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I know you're in England, but comments like that about a US Presidential candidate aren't smart and can get a visit from authorities on behalf of the Secret Service. Action words such as 'shot' should never be used in regards to a sitting president or presidential candidate - even if you're just talking about fecal matter.

Let's see, we have a sitting President running for President who today says gay people should be allowed to marry. His opponent says he might not be opposed to hospital visitation rights but opposes civil unions that are marriage in all but name, and he opposes marriage period for gay people (unless they're ex-gays marrying a person of the opposite gender). There are conservative gays who will tell us we should be happy with Mitt Romney for his willingness to let us visit each other in a hospital.

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As has been said often, the USA and UK are two nations divided by a common language. In the UK, political lampooning has history going back years and truthfully, by the standards of the 1700s and 1800s, Rick's language is mild.

There are many things that concern me about Milt Romeny, and his viewpoint on gay marriage is just one of them.

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If you've ever read some of the goings-on in early US political debates, federal, state, or local, and campaigning, you'd be amazed. Some of the behavior, between office-holders and citizens, or between fellow officials...pretty rowdy. Fistfights, name-calling, duels, caning, swords, pistols. Then there were the articles in newspapers, magazines, and handbills. Whew! You didn't want to get mixed up in those. By those standards, Rick's comments are very mild. The current paranoia by officials, bureaucrats, and badges is yet another symptom of the underlying problems our governments (at home and abroad) face.

There was a time when all government, or at least most government, was local. If you didn't like something, you could go see the head of the village, walk in, and say you thought his/her actions and ideas stink, or even punch him/her in the nose without too much more than maybe a punch back to your own nose. Of course, some places, you might not wake up from that. But by and large, you could say so. You could do that with the local craftsman or shop owner too. Really, you should probably not hit anybody in the nose as a preferred and regular solution. Not only does everybody have a sore nose and want to punch you out, but in general, it does not overly endear you to them in future interactions.

But somewhere along the way, we decided you weren't supposed to be able to tell the guy or girl in charge that he or she was doing a lousy job and straighten up and fly right. It was somehow disrespectful, not done, too dangerous, and you could be a dangerous threatening element if you so much as told the guy or girl off. If you went so far as to make any comment that could be construed as a threat, you were really someone to watch, and if you actually did something physically, well, welcome to the modern-day equivalent of the dungeon, and have a nice day.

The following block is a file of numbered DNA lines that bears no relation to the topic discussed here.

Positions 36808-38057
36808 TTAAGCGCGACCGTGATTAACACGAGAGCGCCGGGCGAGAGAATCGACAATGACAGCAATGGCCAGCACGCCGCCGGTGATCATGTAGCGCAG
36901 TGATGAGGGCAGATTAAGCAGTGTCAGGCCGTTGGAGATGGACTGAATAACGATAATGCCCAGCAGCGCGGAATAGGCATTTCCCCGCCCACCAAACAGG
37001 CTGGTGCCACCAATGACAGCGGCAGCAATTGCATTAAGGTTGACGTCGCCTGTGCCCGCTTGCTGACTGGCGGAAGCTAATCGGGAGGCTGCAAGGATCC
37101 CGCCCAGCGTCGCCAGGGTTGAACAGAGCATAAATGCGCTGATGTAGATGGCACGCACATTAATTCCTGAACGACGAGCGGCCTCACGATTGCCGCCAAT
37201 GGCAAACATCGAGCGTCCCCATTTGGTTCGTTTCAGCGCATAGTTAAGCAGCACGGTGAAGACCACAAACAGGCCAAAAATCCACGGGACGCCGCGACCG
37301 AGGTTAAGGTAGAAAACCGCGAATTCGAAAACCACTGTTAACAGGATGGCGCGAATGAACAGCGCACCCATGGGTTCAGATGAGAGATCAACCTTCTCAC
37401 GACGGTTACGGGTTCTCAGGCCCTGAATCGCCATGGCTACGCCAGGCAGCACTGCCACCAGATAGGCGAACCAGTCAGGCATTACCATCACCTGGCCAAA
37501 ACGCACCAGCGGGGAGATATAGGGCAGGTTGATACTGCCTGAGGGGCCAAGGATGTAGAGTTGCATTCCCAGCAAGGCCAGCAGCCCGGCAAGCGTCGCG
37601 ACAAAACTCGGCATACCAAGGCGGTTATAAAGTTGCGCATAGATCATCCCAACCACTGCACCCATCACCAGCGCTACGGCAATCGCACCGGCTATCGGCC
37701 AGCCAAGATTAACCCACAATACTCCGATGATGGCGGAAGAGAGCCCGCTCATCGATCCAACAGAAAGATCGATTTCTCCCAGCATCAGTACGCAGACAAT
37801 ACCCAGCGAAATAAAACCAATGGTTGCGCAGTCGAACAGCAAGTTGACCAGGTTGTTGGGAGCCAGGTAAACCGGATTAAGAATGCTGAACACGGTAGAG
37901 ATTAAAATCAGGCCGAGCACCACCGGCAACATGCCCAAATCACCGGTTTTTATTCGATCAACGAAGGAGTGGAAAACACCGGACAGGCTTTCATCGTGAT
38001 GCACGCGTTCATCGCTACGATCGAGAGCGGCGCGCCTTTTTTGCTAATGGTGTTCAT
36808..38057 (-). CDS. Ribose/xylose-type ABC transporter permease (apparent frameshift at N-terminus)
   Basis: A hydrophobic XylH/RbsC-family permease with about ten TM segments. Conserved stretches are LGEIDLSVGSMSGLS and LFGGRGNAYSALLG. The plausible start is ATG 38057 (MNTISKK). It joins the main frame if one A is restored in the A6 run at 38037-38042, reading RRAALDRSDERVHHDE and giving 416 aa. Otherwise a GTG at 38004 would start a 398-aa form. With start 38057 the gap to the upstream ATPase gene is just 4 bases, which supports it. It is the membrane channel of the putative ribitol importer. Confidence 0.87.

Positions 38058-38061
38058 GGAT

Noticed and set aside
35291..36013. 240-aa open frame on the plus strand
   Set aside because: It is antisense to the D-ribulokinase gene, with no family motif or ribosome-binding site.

Citizens of our own country ought to have the right to object verbally and say what they think should be done. Citizens of foreign countries ought to have the same right. In fact, it's guaranteed among the Bill of Rights. But unfortunately, many, including those elected or appointed or employed by, this government or that government, seem to have developed the opinion that is a quaint old document. The Founding Fathers would not have agreed, and said so at some length, and often. If only present-day officials and their employees would remember that and perhaps reread those quaint old documents written by those men and women in the funny costumes, perhaps we'd be better off.

To the point: I took Rick's statement to be a general expression, not a specific intention of action.

If someone (Joe) gets irritated and says, "I could just strangle you!" we don't immediately expect Joe to go over and start choking Jack or Mary at work or Joe's wife or young kid, no matter what trouble Joe's kid just got himself into, like wrecking the car or getting Suzy pregnant or perhaps kissing Johnny. -- If Joe does in fact attempt to strangle someone, then we can hope someone knew Joe really meant it and took action to stop it, or we can all be surprised that Joe would do such a thing. But there *is* a difference between saying something like that and actually meaning to do it and carrying it out.

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No matter what freedom we may have to express our opinion wherever we may be, the Secret Service, charged with protecting the U.S. president, takes every uttered threat extraordinarily seriously and will travel halfway around the world and invoke the aid of local authorities to investigate such envisioned threats with heavy-handed thoroughness, causing no end of embarrassment, personal inconvenience, and a severe pain in the ass, no matter how innocent the intent of the comment.

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